BREAKING UPDATE: The Hawaii legislature has created a task force to examine the critical role family caregivers serve when their loved ones go into the hospital and then transition home. As a named member of the task force, AARP Hawaii will help evaluate how to implement provisions of the CARE Act as well as the community resources needed for family caregivers to safely care for their loved ones at home. In early 2015, the task force will make a recommendation to best support the 270,000 family caregivers in Hawaii.
Aloha! After a busy few weeks of travel to fight for family caregivers – and enjoying some warm Hawaii sunshine in between meetings – I’m back in chilly D.C. with news to report. First, I had the pleasure of spending time with AARP Hawaii as it works to pass the Caregiver Advise, Record, Enable (CARE) Act and support the 247,000 family caregivers in Hawaii – as well as the seniors these caregivers help to live independently, at home.
Throughout the week, we were warmly welcomed in meetings with Gov. Neil Abercrombie, Attorney General David Louie, Department of Public Health Director Linda Rosen, House Speaker Joseph Souki and the House Health Committee to discuss the crucial need for the CARE Act.
Sen. Suzanne Chun Oakland – an early legislative champion for the CARE Act – also joined us for a live tele-town hall meeting to hear directly from our members about their caregiving experiences and learn how the CARE Act will help. More than 3,500 AARP members participated, and a strong 82 percent majority agreed that hospitals should provide clear and detailed instructions to family caregivers before their loved one is discharged, a large component of the CARE Act.
Each year Hawaii’s family caregivers provide 162 million hours of unpaid care for their loved ones, valued at nearly $2 billion. By providing this care, family caregivers serve a critical role in helping to keep their loved ones from being readmitted to the hospital, out of costly institutions, and at home.
The CARE Act supports these family caregivers when their loved ones go into the hospital and helps them learn the tasks they must perform – including medication management, wound care and more – when their loved ones are discharged and return home.
As introduced, Senate Bill 2264, the Hawaii version of the CARE Act, would:
- Record the name of family caregivers on the medical record of a loved one
- Inform the family caregiver when their loved one is to be discharged or moved
- Give the family caregiver explanation and live instruction of the medical tasks – such as medication management, injections, wound care and transfers – that they will perform at home.
Stuart Ho, former AARP Hawaii state president and former chair of the Hawaii Long-Term Care Commission, explained:
“With this bill, Hawaii can take some common-sense steps that would make a world of difference” to family caregivers.
While it was a busy week, this hard work has not been without progress for family caregivers. The CARE Act has already passed the Hawaii Senate and just last week, while I was there, cleared the House Health Committee. But we still have much work to do to keep the CARE Act strong and move it through the House Finance Committee, a House-Senate conference committee and then on to final votes. All of this must be wrapped up by May 1, the end of Hawaii’s legislative session.
Next, I’m pleased to report: The CARE Act is earning the support of organizations in states like Hawaii as well as those representing constituencies nationwide. Here’s just a hint at what some leading groups have to say:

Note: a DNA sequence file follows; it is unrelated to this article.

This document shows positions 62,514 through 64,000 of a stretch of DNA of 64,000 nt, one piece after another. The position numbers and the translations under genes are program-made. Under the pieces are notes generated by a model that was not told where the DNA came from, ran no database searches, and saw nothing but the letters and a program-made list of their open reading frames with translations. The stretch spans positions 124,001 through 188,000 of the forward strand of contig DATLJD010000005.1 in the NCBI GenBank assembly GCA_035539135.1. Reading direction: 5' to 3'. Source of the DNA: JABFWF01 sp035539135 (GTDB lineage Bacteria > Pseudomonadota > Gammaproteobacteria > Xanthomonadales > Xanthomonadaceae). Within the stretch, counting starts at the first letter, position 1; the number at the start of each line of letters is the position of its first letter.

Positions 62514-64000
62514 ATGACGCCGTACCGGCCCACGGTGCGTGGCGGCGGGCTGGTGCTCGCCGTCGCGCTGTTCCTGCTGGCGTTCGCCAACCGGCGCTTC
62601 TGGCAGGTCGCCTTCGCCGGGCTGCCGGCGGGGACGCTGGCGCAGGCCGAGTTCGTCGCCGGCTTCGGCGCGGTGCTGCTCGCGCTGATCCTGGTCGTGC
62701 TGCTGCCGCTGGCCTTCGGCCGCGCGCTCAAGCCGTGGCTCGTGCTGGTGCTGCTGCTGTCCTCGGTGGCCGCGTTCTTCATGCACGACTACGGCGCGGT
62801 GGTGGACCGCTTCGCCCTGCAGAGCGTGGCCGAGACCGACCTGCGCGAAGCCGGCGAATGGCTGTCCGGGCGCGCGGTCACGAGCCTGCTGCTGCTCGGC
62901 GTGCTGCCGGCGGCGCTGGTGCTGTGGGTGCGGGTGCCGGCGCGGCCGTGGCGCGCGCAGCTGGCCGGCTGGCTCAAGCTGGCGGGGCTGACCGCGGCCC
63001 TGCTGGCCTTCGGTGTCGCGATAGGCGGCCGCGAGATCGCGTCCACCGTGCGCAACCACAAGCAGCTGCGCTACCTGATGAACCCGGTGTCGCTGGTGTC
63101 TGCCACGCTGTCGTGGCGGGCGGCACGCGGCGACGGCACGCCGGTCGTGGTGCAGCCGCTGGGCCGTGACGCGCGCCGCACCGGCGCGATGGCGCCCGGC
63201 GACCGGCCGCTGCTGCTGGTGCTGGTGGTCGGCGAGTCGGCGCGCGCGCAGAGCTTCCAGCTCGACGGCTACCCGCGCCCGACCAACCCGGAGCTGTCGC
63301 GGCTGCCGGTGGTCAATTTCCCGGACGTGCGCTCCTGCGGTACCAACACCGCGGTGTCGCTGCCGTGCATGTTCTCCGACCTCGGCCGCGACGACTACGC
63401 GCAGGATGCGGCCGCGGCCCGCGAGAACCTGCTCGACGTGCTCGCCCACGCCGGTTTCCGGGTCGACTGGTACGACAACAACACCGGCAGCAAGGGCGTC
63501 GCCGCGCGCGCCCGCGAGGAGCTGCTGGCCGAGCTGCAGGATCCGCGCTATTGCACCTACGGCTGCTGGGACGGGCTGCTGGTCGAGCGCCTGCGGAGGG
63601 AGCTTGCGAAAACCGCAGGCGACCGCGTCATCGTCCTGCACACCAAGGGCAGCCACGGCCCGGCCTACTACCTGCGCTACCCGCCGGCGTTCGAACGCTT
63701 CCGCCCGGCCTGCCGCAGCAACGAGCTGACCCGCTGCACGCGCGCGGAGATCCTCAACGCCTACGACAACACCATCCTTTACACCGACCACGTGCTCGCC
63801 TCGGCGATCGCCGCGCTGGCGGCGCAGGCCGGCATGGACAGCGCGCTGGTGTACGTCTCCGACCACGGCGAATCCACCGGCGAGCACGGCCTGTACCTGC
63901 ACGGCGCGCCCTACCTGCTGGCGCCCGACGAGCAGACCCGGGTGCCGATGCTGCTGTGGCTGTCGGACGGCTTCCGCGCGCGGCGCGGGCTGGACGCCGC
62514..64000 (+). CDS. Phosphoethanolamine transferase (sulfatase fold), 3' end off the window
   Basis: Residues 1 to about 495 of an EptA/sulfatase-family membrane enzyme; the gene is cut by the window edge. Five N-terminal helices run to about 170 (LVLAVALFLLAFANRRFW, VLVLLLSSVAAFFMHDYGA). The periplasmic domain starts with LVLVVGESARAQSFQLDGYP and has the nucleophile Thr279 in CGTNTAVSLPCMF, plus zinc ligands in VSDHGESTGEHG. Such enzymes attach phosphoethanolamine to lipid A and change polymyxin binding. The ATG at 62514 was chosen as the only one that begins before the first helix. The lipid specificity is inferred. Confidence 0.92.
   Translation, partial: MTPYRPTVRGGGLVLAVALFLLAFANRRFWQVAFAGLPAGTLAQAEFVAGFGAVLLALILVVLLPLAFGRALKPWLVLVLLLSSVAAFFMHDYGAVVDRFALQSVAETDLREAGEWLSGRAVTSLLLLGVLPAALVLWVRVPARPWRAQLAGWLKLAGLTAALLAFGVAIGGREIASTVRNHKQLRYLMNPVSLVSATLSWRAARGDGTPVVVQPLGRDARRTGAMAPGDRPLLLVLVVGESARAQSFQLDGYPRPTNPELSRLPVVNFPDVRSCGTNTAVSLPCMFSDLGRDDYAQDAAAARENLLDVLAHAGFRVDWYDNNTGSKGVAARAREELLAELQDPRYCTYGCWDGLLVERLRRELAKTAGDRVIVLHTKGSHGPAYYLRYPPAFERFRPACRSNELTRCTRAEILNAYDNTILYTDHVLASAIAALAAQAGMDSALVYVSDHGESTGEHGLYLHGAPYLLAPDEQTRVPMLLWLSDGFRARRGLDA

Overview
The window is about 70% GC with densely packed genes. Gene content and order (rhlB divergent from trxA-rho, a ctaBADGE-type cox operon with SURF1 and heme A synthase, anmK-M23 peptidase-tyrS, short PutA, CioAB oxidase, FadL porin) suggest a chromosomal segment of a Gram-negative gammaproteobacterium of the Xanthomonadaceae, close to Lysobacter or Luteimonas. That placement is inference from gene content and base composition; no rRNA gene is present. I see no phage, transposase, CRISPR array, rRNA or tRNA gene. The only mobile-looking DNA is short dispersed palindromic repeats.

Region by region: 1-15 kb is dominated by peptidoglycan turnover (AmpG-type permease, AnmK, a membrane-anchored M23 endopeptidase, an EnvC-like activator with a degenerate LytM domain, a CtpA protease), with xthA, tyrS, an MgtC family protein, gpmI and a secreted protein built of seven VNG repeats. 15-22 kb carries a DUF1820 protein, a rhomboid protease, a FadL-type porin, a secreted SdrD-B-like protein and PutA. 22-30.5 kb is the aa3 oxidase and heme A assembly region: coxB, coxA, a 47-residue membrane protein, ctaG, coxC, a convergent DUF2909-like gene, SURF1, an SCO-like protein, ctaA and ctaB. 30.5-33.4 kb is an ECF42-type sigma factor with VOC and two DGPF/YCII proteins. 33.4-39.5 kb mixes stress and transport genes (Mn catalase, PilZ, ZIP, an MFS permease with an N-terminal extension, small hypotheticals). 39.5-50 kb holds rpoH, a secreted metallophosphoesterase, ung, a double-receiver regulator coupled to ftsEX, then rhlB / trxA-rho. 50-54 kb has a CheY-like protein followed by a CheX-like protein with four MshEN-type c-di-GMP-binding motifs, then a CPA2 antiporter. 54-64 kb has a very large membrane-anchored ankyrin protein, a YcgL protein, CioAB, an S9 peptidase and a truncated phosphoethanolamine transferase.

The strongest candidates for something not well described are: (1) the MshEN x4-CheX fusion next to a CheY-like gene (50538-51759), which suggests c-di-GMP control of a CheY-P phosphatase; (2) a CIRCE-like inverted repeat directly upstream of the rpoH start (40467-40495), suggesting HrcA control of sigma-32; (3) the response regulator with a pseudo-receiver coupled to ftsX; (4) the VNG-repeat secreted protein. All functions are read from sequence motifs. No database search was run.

The American Geriatrics Society: “The American Geriatrics Society (AGS) commends AARP for its efforts to integrate family caregivers across the continuum of care. The Society recognizes that members of the interdisciplinary care team can better provide person- and family-centered care when family caregivers are identified in medical records, notified of discharges, and provided appropriate training and explanations.”
The American Cancer Society Cancer Action Network: “The CARE Act recognizes the important role of caregivers by requiring that hospitals identify and involve patients and their designated caregivers in the discharge planning and after-care preparation process.”
Caregiver Action Network: “Family caregivers are integral members of the health care team for their loved ones and the CARE Act is exactly the right approach to recognize the vital role that caregivers play.”
Coalition of Geriatric Nursing Organizations: ” Implementing the CARE Act in each state will provide a system for enhancing caregiver support.”
Family Caregiver Alliance: “Passage of the CARE Act will ultimately improve care for the patient through better involvement and training of family or informal caregivers.”
National Alliance for Caregiving: “As a formal member of the care team, family caregivers can better assist medical professionals in providing high quality, patient-centered care.”
ReACT (Respect a Caregiver’s Time): “ReACT (Respect a Caregiver’s Time) commends AARP for its efforts to formally integrate family caregivers into the continuum of care.”
More to come on why these organizations are supporting our efforts to help family caregivers in my next blog.
To stay up to date or get involved with our caregiving advocacy in the states, sign up for the AARP Advocates e-newsletter or visit your state Web page. Follow me on Twitter @RoamTheDomes for more news on caregiving – including day-to-day updates on our work in Hawaii – as well as our other advocacy work across the country.
If you are a family caregiver, you’re not alone. To find the tools and support you need, as well as ways to connect with other caregivers, visit the AARP Caregiver Resource Center.